50. The computer medium of
51. The computer medium of
52. The computer medium of
sampling the target image to produce a plurality of sample pixels for the target image;
wherein said calculating one or more values of the signal transform applied to the target image at the at least one generalized frequency is performed using the plurality of sample pixels for the target image.
53. The computer medium of
wherein said sampling is performed according to a Low Discrepancy sequence sampling scheme.
54. The computer medium of
sampling each of the template images to produce a plurality of sample pixels for each template image, wherein, for each respective template image, the plurality of sample pixels for the respective template image is less than an original number of the plurality of pixels comprised in the respective template image;
wherein said determining a signal transform from the set of template images comprises determining the signal transform from the plurality of sample pixels for each template image;
wherein said calculating one or more values of the signal transform applied to each of the set of template images at at least one generalized frequency comprises calculating one or more values of the signal transform for at least one generalized frequency to each of the plurality of sample pixels for each template image.
55. The computer medium of
wherein said determining a closest match between the at least one generalized frequency component value of the target image and the at least one generalized frequency component value of each of the set of template images comprises:
subtracting each of the respective at least one generalized frequency component values of each template image from the at least one generalized frequency component value of the target image; and
determining a smallest difference between each of the respective at least one generalized frequency component values of each template image and the at least one generalized frequency component value of the target image;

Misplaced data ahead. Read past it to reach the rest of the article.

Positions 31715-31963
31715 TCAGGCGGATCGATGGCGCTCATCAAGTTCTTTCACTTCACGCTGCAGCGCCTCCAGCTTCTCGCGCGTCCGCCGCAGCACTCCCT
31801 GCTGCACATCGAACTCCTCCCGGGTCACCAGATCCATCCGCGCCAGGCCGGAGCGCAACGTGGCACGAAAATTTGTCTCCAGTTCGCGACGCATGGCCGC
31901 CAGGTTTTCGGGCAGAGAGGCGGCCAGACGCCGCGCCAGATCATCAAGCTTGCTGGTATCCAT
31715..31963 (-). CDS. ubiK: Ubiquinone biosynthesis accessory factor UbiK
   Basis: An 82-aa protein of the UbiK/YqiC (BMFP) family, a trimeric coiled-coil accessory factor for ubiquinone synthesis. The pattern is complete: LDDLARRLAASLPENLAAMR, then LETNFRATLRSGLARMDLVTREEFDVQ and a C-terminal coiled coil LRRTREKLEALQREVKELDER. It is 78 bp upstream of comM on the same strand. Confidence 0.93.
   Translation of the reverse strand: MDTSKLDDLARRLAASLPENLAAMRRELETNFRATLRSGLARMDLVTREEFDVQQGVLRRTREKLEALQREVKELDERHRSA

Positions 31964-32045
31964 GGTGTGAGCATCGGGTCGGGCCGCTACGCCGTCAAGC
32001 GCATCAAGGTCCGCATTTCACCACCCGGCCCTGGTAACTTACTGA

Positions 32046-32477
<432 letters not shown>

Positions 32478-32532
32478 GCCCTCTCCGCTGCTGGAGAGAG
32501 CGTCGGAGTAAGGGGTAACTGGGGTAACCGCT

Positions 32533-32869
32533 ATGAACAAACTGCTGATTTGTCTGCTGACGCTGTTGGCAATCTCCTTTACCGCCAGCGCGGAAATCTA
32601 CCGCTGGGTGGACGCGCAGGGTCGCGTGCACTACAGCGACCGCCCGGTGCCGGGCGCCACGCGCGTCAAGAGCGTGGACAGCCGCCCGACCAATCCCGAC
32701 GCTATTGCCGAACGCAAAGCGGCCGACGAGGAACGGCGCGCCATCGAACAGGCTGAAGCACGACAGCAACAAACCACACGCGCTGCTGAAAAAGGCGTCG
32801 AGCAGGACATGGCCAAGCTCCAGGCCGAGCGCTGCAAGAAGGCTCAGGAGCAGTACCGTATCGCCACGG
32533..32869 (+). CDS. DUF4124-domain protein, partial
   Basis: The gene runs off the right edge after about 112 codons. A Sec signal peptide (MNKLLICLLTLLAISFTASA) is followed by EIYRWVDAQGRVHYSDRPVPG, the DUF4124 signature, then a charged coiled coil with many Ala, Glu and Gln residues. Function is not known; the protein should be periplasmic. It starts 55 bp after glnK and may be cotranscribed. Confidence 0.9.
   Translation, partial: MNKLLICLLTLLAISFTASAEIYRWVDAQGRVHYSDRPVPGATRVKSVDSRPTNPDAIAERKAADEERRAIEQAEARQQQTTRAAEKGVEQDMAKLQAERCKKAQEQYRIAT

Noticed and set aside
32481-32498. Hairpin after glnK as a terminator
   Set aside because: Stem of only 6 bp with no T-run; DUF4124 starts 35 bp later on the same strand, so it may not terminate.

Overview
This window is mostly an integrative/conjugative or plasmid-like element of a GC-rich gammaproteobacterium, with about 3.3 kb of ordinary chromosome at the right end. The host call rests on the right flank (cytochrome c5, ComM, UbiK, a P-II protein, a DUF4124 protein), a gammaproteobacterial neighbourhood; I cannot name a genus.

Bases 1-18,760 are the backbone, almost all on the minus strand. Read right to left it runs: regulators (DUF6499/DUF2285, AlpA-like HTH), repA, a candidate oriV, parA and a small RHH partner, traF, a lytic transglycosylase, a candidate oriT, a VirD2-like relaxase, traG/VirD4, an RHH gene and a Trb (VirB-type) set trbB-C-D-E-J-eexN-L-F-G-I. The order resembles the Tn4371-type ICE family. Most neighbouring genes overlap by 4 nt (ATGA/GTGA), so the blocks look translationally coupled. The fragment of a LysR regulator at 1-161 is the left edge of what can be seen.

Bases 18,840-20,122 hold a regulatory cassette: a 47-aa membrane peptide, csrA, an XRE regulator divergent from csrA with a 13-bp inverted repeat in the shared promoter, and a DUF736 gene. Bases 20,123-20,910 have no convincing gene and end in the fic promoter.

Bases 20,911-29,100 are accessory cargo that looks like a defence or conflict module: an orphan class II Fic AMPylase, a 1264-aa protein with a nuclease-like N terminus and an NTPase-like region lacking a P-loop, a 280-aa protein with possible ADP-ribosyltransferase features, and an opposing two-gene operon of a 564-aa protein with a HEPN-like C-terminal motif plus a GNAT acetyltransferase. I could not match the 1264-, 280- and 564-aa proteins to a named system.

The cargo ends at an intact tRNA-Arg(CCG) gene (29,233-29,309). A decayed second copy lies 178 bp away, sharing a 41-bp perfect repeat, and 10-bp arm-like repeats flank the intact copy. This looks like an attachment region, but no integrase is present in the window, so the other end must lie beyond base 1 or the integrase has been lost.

wherein a template image corresponding to the smallest difference is the closest match template image.
56. The computer medium of
wherein the signal transform includes a set of basis functions which describe an algebraic structure of the set of template images.
57. The computer medium of
wherein the signal transform is operable to convert each of the set of template images to a generalized frequency domain.
58. The computer medium of
59. The memory medium of
60. The computer medium of
61. The computer medium of
wherein the set of template images comprises a plurality of alpha-numeric characters, wherein the target image comprises an unidentified alpha-numeric character, and wherein said pattern matching identifies the target image as one of the plurality of alpha-numeric characters.
62. The computer medium of
63. The computer medium of
64. The computer medium of
processing the closest match template image after said generating.
65. The computer medium of
processing the target image in response to said information.
66. The computer medium of
processing the closest match template image to determine if the closest match candidate is an acceptable match.
67. The computer medium of
processing the closest match template image to determine characteristics of the received target image.
68. The computer medium of
wherein the target image comprises an image of an object being inspected;
the method further comprising:
performing an action on the object based on said information.
69. The computer medium of
wherein said performing an action on the object includes determining a pass/fail condition of the object using said information.
70. A machine vision system, comprising:
an image acquisition device for acquiring a target image;
a computer system coupled to the image acquisition device, wherein the computer system includes a processor and a memory medium, wherein the memory medium stores a software program executable to locate an instance of one or more of a set of template images in the target image, wherein each template image comprises a plurality of pixels, wherein the software program is executable by the processor to perform: